State to seek feedback on changes to law on mergers
Since 2014, takeovers of firms with turnover of €3m need competition body’s approval
Tánaiste Frances Fitzgerald: “With the Irish economy recovering, the issue of the appropriateness of the amended financial thresholds requires revisiting.” Photograph: Eric Luke
The Government plans to begin seeking feedback on whether a shake-up of the Republic’s mergers laws has worked.
A change to the law in 2014 required takeovers involving businesses with a turnover of €3 million or more to get the Competition and Consumer Protection Commission’s (CCP) approval.
Before that, the regulator only had to be told of deals involving businesses with a turnover of €40 million or more. The change meant the number of transactions notified to the commission for approval increased sharply.
The Department of Business, Enterprise and Innovation plans to begin a consultation on the changes, introduced in the Competition and Consumer Protection Act 2014, to establish if they work.
The changes were meant to ensure that the regulator caught deals with an impact on competition in local and national markets for goods and services. When the Oireachtas passed the law, the then minister for jobs, enterprise and innovation, Richard Bruton, pledged to review its impact.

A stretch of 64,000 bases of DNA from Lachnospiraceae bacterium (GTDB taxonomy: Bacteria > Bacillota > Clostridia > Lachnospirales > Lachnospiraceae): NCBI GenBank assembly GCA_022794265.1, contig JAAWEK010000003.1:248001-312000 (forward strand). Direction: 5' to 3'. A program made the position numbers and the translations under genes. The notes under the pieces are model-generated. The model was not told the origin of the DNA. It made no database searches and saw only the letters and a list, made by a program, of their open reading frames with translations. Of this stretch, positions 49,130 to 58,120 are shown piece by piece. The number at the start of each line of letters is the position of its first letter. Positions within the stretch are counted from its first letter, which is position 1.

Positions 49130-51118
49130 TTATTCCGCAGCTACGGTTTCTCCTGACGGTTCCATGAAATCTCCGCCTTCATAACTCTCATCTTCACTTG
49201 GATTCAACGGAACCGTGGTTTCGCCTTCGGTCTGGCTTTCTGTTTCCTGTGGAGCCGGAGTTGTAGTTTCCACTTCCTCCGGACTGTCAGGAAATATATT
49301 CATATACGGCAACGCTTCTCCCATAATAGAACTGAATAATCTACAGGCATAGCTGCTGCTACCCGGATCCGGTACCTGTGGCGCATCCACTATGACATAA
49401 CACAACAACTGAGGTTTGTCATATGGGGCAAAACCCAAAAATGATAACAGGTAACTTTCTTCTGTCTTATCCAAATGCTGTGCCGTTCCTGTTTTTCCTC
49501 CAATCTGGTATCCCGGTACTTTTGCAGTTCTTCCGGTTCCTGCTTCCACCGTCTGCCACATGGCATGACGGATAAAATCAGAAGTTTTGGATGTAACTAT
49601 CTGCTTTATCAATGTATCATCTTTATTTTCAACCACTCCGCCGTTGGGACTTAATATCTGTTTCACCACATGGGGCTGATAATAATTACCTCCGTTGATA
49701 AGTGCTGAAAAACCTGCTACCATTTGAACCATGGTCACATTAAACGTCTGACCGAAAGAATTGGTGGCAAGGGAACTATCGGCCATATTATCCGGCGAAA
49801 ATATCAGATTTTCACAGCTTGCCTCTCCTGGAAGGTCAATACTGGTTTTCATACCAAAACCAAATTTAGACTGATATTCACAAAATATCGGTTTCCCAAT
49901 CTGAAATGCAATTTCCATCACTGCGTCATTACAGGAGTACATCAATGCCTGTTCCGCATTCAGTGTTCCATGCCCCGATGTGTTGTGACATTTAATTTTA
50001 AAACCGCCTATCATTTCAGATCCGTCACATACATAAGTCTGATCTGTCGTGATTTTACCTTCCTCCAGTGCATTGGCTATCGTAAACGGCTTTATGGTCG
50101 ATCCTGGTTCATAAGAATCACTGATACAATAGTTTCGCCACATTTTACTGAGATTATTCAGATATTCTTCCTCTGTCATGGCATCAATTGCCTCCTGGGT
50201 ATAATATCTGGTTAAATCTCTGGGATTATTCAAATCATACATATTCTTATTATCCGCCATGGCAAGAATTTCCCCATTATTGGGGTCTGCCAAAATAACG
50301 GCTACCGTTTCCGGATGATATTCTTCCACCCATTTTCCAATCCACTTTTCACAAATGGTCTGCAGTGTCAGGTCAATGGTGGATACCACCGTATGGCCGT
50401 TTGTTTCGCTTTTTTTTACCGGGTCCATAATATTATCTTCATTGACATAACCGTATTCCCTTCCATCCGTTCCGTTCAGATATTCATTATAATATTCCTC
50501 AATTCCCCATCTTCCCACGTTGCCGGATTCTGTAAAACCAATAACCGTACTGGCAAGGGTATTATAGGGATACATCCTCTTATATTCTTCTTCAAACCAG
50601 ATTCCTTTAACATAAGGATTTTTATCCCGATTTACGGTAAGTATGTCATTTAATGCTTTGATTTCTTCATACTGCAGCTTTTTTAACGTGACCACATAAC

Tánaiste and Minister for Business, Enterprise and Innovation Frances Fitzgerald said that, based on experience to date, she believed the review was warranted. “In addition, with the Irish economy recovering, the issue of the appropriateness of the amended financial thresholds requires revisiting,” she said.
Impact on competition
Deals involving businesses whose turnover reaches or exceeds the threshold must be notified to the commission, which investigates them to establish if they have any impact on competition. It approves most transactions, but it has imposed conditions on several takeovers, mainly requiring they sell some element of the merged business, before allowing them to go ahead.
Solicitor Ronan Dunne, head of competition, regulated markets and EU law, with law firm Philip Lee, said the legislation appeared to be aiding the regulator in scrutinising mergers with the potential to hit competition in the Republic.
“The remit of the CCP is to catch transactions that might have an effect on local markets, and it seems to be doing that,” he said.
However, Mr Dunne pointed out that the changes introduced in 2014 have led to commercial property sales being notified to the commission, and questioned if that was necessary: “That is the only area where we appear to be out of kilter with the rest of Europe. ”
Along with the thresholds for notifying mergers and acquisitions to the regulator, the Government is also seeking views on the length of time taken for the commission to investigate transactions.
The CCPC has up to 30 working days for a “phase one” investigation, which is all that is required for most transactions notified to the commission. The department is also asking whether this should be changed.